Researched, produced, and prepared by Brent S. Rushall, Ph.D., R.Psy.


Each frame is .1 seconds apart. In this race, Domenico Fioravanti recorded a time of 2:10.87, the second fastest time in history. It was his second gold medal of the Olympic Games, as he also won the 100m breaststroke event.

Fioravanti is one of the tallest breaststrokers competing today. His height causes him to rate slower than shorter individuals because it takes longer for him to complete a full movement sequence.

This stroke analysis includes a moving sequence in real time, a moving sequence where each frame is displayed for .5 of a second, and still frames.

The following image sequence is in real time. It will play through 10 times and then stop. To repeat the sequence, click the browser's "refresh" or "reload" button.

The following image sequence shows each frame for half a second. It will play through 10 times and then stop. To repeat the sequence, click the browser's "refresh" or "reload" button.

At the end of the following narrative, each frame is illustrated in detail in a sequential collage.

Notable Features

From a cursory glance, adherents of "wave breaststroke" would claim that Domenico Fioravanti swims with a wave motion, and derives some "mystical" benefit from that notion. However, it can be seen from this series that the diving and then ascending hand movements are purely reactionary or counterbalancing movements to a head and shoulder action that is excessively high. This is the typical reason why most "wave breaststrokes" swim with a wave action. It is a symptom of a fault, not evidence of a hydrodynamic benefit. If would be interesting to see what would happen if Fioravanti did not lift so high to breathe. For one thing, it would increase his rate, reduce the development of unnecessary drag resistance (such as that on the top of the arms), and would reduce wave resistance that results from unnecessary body movements. His head and shoulders lift and breathing action are mainly supported by hyperextension of the back, a feature becoming more noticeable in all top-breaststrokers of both genders.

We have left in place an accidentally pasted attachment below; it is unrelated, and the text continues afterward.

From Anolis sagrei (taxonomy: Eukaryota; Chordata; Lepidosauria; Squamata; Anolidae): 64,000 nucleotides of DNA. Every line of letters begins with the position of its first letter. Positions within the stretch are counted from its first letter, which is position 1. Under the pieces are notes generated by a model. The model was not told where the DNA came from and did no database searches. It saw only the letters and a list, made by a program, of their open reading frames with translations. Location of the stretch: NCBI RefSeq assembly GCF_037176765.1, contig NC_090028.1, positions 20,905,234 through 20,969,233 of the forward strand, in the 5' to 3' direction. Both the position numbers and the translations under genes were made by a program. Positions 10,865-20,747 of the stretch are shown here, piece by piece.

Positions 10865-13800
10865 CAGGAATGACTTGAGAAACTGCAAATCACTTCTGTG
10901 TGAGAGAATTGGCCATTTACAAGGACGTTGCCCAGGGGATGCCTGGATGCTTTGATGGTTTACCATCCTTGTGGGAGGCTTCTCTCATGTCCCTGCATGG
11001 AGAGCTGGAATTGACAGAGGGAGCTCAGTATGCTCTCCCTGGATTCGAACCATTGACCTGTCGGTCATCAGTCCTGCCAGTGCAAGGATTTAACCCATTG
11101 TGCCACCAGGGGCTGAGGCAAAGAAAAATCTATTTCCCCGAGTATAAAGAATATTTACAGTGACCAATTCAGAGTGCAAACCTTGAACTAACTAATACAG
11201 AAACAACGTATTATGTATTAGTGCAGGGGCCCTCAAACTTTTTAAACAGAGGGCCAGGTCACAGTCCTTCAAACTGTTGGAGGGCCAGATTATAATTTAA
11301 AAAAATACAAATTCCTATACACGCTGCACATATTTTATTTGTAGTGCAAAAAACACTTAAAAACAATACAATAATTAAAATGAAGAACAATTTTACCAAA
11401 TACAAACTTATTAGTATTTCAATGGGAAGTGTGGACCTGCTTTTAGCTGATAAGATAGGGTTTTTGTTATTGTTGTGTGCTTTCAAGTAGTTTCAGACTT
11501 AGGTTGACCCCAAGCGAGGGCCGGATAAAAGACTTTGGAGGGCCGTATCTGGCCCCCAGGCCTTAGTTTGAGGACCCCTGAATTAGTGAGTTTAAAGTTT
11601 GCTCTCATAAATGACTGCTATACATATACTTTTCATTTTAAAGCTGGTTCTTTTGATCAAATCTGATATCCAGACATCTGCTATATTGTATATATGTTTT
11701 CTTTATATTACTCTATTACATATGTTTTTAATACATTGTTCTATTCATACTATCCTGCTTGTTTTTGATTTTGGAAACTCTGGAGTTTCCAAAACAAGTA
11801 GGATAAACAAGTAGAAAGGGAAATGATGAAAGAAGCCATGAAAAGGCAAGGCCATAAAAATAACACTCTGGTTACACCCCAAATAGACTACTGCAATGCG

The strength of Domenico Fioravanti's stroke comes from his adduction-powered, but short, arm thrust, and his powerful direct kick that uses every bit of his very long legs. This kick might well be the most powerful exhibited on this web site.

The superb streamlining displayed for most of the stroke could serve as an ideal depiction of one of the technical demands of this stroke. The length of time that the streamline is maintained is notable.

Domenico Favioranti

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